I bought from a different Honda dealership (Richmond Honda) so its again been Certified Preowned and has a warranty (150K powertrain).

It is SO much nicer to drive than the typical Modo (carshare) shitboxes I've become accustomed to...I feel like a pimp with a fur coat, bling around my neck and a pink Escalade strapped to my ass.

I've done good enough that I'm a happy dude...apparently the Insight is one of those few hybrids that sips gas (50+MPG) but is decent to drive and is almost bulletproof.
It certainly has no trouble in traffic or on the freeway...something the Prius C and the Mazda 2 I most often ran with Modo were pretty pitiful at.

So I have a new sled...WOOHOOHOO!
Now to get my sorry ass back to the shop and make some coin so I can begin to forget about the tab.

Cheers

Marcus
www.implant-mechanix.com
www.vancouverwireedm.com
 
Last edited:
Hi EmGo:
Shit...I forgot to check for bombs!:D
Of course I did buy the car from Richmond and not Surrey, so maybe I should be sniffing for delicious Chinese food hiding in the trunk instead.
We shall see if I'm still giddy about my score a month from now or if I'm back on here whining about how hard done by I am.

For those who have NO idea what EmGo and I are babbling about, metro Vancouver is multi ethnic and much of the Indian community has settled in Surrey while Richmond (right next door) is mostly Chinese...so much so, that the street signs are in Chinese as well as English.
We also have a big Persian community in North Vancouver along with other ethic clusters tucked away all over.

It's a great place to live and rub shoulders with all kinds of exotic folks.
There are jaw droppingly gorgeous young ladies from all over the world here, and I get to enjoy their beauty in all it's magnificent variety, just by stepping out my door.
There are super interesting young folk with amazing backgrounds...some from very different cultures from my own, and I get to find out who they are and what they care about just by asking.
It's endlessly fascinating to be here...too bad it's become so damned expensive.


Cheers

Marcus
www.implant-mechanix.com
www.vancouverwireedm.com
 
Last edited:
I didn't read all the comments, but a year ago I was all wound up to buy a car to replace my Chrysler 300, which had bit the dust.

Something small and fuel efficient were my requirements. Nissan would fit the bill for me.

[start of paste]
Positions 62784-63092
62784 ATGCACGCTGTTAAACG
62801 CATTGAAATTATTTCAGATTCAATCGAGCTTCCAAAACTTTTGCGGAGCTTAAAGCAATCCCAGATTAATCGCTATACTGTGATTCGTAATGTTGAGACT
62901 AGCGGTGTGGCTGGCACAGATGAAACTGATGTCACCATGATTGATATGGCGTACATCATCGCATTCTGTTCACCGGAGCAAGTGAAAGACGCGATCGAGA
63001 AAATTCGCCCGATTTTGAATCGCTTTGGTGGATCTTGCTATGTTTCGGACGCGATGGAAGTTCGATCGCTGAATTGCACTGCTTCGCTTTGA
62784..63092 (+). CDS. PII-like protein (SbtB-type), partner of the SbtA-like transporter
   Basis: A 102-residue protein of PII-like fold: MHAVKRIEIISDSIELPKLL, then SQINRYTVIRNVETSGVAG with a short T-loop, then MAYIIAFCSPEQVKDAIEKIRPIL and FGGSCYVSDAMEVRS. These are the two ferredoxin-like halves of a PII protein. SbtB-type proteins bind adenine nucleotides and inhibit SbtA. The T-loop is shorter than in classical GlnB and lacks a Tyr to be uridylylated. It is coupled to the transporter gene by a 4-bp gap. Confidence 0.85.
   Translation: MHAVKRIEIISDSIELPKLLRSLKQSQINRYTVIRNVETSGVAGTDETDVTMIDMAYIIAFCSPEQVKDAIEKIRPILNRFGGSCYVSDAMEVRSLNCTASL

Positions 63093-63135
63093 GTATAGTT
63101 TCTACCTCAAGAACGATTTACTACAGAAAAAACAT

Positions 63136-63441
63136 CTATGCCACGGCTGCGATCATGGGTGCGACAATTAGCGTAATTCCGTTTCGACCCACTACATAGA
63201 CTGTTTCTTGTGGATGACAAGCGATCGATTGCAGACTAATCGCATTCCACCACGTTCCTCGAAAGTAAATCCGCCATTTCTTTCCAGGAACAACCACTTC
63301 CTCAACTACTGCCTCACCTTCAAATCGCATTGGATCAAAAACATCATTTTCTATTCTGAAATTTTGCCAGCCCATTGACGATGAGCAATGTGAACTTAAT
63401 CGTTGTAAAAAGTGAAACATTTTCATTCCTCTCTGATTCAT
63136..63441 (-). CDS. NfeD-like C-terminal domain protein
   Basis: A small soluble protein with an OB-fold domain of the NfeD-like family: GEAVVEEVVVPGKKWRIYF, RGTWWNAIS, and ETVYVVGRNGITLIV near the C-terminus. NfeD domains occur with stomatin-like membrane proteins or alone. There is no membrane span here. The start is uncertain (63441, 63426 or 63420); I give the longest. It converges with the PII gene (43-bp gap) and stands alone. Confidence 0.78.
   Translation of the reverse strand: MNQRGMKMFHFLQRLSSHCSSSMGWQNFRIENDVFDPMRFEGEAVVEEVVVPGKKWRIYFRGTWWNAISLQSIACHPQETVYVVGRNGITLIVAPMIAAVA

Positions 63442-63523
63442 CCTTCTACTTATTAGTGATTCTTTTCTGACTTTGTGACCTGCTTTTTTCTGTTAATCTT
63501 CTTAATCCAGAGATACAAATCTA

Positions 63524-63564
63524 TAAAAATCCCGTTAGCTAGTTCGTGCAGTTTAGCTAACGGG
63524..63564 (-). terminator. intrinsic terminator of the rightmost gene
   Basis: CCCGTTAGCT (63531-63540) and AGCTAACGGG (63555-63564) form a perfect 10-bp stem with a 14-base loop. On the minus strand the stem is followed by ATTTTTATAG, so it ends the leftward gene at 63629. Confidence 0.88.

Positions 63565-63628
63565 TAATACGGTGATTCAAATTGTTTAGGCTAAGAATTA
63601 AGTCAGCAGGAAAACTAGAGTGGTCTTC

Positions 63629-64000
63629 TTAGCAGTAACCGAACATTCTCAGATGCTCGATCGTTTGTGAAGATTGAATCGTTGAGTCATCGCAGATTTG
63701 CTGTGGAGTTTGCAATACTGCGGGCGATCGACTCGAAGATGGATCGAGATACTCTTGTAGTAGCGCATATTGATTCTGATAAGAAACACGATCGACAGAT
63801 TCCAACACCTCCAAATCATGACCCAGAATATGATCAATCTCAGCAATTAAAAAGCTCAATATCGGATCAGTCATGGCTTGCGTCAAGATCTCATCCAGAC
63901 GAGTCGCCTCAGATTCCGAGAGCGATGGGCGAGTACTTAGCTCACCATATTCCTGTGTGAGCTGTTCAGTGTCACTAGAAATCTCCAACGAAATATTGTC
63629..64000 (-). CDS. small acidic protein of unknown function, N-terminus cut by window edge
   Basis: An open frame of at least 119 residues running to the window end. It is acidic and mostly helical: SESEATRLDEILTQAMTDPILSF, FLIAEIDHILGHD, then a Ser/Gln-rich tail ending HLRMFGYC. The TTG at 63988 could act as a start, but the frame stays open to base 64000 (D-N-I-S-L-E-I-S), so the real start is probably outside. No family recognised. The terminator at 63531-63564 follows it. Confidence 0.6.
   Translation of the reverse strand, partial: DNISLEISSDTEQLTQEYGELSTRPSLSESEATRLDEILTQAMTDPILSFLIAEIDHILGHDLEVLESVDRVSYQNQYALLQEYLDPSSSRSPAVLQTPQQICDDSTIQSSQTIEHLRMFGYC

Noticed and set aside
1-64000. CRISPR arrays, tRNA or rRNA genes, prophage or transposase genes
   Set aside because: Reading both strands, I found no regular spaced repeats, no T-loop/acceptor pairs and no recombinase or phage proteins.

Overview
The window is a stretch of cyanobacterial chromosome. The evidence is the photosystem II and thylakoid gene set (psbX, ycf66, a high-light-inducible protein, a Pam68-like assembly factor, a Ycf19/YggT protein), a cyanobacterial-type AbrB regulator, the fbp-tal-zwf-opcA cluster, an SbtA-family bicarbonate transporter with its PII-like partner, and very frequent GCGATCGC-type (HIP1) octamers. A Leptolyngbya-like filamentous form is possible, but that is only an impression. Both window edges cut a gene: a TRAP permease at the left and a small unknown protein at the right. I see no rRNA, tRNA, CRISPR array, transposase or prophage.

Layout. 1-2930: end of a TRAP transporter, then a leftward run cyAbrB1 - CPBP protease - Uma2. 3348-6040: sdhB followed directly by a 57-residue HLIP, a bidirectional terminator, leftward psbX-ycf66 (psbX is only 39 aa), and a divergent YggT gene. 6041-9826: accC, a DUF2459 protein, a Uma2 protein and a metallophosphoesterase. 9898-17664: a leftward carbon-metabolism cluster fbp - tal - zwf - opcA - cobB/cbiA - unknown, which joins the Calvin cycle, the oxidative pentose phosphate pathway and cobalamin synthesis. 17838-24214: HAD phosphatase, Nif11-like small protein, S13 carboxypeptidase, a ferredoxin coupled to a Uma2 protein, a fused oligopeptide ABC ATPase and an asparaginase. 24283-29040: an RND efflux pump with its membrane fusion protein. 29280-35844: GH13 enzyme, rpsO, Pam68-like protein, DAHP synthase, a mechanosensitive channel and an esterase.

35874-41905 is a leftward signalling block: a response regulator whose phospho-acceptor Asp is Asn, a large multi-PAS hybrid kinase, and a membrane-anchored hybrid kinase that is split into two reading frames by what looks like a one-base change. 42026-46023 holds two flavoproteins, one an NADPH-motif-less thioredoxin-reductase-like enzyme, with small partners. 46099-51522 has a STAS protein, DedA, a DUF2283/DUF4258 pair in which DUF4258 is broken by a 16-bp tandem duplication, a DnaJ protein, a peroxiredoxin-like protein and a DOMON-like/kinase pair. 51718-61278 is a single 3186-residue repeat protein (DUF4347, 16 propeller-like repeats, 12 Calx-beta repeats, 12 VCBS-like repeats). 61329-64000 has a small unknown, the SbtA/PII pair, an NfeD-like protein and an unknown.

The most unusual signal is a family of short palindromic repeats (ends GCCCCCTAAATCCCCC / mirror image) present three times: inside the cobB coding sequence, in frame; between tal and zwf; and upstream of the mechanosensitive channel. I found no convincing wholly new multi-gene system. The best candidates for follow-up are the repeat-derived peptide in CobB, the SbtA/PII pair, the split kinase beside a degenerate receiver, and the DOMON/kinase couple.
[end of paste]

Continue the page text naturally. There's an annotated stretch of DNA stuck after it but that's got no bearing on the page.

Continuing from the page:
In perusing the facebook marketplace, I noticed lots and lots of Nissans... usually priced to make you click on them and read.

Seems like every one of the reasonably priced cars were described as "runs as it should, ice cold air, excellent heat... interior spotless....needs transmission.

Nissan CVT transmissions seem prone to failure. From what I gather, they buy their trannys from JATCO, don't make them themselves.

I ended up finding a 2014 Honda Accord with 4,000 miles!!!! Word is Honda produces their own trannys, and have very few problems with the CVT. Toyota, same way.
 
...I feel like a pimp with a fur coat, bling around my neck and a pink Escalade strapped to my ass...

Though you may not drive a great big Cadillac
Gangsta whitewalls TV antennas in the back
You may not have a car at all
But remember, brothers and sisters
You can still stand tall
Just be thankful for what you've got
Though you may not drive a great big Cadillac
Diamond in the back, sunroof top, diggin' the scene with a gangsta lean
Gangsta whitewalls, TV antennas in the back

Curtis Mayfield​

:)
 
Tyrone, you have it wrong. I agree that manual machines often last 100 yrs. It is the CNC machines that do not. Not because they are mechanically worn out, on the contrary, it is the controls and software that are no longer supported that cause the issue.

I found a tool you'll like

Never will it be obsolete
Software licence will never run out
Electronics are bullet proof.
No worries that a solar flare will fry the ECU and make it obsolete (surprised you didn't bring that up)
Doesn't require a brain surgeon to operate one
No batteries to go bad
Can't lose the battery charger
No issue with somebody wanting to borrow it.
works under water.
No yearly maintenace contract
No fly by-wire control to go wrong
You'll never have to have it reflashed at the dealer.
No worries about the best year to buy, all the same.
Unlikely to have been crashed, or involved in an accident

.
.
.
.
.
.
.
.
.
.
.
.
.

.
.
.
.




.hand drill.jpg
 








 
Back
Top